Insurance telematics policies give consumers access to reduced premiums by entering into a contractual agreement to share their driving data with an insurer, which is then used to calculate the likelihood of that policyholder making a claim.
What is insurance telematics?
Insurance telematics has become hugely popular over recent years. Young drivers and over 65s are faced with the highest premiums of any age group; and with new changes to the Ogden discount rate, the additional costs that will be incurred by insurers will soon be passed onto consumers in the form of rising premiums for all ages.
How is the data collected?
Every modern vehicle has a component called an on-board diagnostic port, or OBD port, which have been mandatory in all petrol vehicles sold within the European Union since 2001, and diesel vehicles since 2003. Through the OBD port, information from the vehicle can be retrieved. For example, when a vehicle experiences a mechanical issue and is taken in for repair, a machine is often plugged into the OBD port to retrieve fault codes which help mechanics diagnose and fix the issue. The OBD port also allows a telematics device, or ‘black box’ as they are often referred, to be plugged in. This box can then transmit data in real-time to an insurer.
What data can the hardware collect?
Trakm8’s insurance telematics hardware can pull a multitude of data from the vehicle, which is used by insurers for a variety of reasons. This data is then transmitted across a mobile network to secure servers.
• Firstly, and most importantly is driver behaviour data. Through inbuilt GPS receivers and accelerometers, the telematics device is able to monitor how the vehicle is driven and is able to log incidents such as speeding, harsh cornering, heavy acceleration and braking. These readings are then used to create a risk profile for each driver through a score out of 100. High risk drivers can then be contacted by the insurer in order to warn them that they may be in breach of their insurance policy and can go as far as cancelling policies for drivers who persistently breach their agreement. In contrast, drivers who demonstrate safe driving throughout the duration of their policy can be rewarded with reduced premiums when it comes to renewal.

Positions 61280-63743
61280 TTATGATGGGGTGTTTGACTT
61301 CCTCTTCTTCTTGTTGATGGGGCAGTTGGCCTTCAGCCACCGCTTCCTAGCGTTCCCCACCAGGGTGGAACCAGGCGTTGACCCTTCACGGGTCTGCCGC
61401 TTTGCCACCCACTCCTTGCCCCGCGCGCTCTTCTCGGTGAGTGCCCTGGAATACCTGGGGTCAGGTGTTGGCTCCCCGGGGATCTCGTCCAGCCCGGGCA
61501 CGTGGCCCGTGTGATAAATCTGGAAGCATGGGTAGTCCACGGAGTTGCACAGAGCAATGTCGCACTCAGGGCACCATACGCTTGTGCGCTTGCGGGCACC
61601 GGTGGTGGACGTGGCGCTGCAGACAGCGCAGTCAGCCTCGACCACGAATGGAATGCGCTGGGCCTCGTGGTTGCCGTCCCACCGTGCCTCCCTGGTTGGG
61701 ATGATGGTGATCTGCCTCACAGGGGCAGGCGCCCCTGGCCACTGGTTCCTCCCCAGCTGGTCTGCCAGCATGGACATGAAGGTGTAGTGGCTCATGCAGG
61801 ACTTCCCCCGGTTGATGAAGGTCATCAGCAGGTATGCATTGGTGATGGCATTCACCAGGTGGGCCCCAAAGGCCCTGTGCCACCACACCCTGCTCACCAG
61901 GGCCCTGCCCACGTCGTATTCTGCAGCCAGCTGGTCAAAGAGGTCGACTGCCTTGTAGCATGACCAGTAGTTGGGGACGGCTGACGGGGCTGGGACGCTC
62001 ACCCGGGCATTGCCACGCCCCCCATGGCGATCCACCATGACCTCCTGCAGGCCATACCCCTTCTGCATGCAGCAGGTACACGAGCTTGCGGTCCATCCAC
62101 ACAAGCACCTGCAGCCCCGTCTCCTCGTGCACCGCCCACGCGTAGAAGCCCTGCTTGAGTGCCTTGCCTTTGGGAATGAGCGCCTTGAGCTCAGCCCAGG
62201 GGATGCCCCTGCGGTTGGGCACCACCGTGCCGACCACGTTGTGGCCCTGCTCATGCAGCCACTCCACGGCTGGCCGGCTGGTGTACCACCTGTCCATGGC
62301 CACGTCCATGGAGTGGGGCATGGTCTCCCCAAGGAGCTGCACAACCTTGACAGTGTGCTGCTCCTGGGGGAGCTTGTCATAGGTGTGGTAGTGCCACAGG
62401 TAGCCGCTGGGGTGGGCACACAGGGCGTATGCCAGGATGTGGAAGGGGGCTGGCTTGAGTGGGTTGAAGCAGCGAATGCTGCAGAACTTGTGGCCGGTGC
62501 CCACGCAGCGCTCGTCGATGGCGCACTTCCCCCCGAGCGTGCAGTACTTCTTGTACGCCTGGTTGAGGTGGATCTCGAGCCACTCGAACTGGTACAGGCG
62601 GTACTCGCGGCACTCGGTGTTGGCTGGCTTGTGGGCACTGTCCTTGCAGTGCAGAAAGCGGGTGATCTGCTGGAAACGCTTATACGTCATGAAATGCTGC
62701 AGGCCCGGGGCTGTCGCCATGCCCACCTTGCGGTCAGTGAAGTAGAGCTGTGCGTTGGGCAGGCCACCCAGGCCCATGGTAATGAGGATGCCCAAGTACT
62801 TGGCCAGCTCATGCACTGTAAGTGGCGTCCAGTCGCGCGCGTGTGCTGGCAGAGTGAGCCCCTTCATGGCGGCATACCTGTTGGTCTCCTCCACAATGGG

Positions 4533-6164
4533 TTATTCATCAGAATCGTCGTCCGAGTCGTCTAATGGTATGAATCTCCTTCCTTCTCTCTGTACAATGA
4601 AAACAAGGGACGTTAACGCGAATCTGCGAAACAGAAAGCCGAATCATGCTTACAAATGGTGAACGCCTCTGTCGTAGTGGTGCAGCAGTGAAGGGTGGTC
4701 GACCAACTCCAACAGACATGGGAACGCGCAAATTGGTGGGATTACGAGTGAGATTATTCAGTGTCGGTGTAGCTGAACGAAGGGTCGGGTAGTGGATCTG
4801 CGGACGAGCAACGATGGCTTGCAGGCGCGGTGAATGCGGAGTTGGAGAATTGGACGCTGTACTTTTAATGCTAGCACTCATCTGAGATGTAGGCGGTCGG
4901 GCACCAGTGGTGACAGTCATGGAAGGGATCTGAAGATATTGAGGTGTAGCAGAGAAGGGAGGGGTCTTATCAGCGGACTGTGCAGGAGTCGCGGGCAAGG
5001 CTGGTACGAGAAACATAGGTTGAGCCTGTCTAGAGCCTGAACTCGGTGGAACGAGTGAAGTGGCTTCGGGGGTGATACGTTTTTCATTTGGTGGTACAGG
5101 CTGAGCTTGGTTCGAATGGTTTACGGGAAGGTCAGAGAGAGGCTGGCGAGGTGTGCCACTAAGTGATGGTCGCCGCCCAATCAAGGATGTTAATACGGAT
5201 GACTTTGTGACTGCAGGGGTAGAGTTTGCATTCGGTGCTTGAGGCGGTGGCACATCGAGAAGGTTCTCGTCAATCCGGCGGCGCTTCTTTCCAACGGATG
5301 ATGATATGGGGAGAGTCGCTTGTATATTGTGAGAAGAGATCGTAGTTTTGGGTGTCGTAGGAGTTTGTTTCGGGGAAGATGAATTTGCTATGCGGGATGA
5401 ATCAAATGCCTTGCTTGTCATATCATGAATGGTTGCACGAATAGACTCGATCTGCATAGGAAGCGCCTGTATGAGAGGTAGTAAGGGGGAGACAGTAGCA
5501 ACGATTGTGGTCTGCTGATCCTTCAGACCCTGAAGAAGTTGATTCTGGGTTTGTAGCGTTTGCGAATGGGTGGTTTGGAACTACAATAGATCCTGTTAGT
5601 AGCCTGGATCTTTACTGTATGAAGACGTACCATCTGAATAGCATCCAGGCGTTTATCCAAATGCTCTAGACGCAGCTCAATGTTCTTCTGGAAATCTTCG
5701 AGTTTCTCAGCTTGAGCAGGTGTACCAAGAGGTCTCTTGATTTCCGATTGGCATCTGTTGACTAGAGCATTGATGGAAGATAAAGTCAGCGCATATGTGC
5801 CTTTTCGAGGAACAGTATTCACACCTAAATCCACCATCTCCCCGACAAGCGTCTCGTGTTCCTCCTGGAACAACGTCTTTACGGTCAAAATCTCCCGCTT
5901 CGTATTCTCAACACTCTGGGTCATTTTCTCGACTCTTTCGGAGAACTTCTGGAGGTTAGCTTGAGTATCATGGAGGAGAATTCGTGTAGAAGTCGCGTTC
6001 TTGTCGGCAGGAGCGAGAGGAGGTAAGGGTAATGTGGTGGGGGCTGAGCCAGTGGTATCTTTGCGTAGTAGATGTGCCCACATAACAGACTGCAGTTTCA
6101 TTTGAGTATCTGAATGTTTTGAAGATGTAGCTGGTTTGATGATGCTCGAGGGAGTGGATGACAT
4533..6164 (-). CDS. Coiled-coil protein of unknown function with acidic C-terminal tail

• The inbuilt accelerometer within a telematics device is also able to detect impacts to the vehicle. Movements within the accelerometer also give insurers more insight into a collision, such as the severity of the impact or the direction in which the impact came from. GPS data also provides them with the location, date and time of an incident. For insurers, this information automates the First Notification of Loss (FNOL) process in real-time, removing the need for the driver notify their insurer that an accident has occurred. Insurers can also provide information to emergency services in instances where they have reason to believe the policyholder could require medical attention. Additional data that can be collected through the FNOL process consists of: policy details, weather and road conditions, speed limits, and historical driver behaviour data.
• More insurers are beginning to use telematics devices to provide value added services to their policyholders. Due to remote the vehicle diagnostics capabilities of the black box, policyholders can now identify battery health issues and underlying maintenance which are likely to cause them to break down. Policyholders can also benefit from service and MOT reminders, a means of accurately logging business mileage and a means of finding their vehicle, in a busy car park for example.
All of Trakm8’s insurance telematics hardware is manufactured and dispatched on behalf of insurers at our electronics and distribution plant in the West Midlands. We also able provide a round-the-clock customer and technical support service to guide policyholders through the installation process and resolve any queries surrounding their telematics device.
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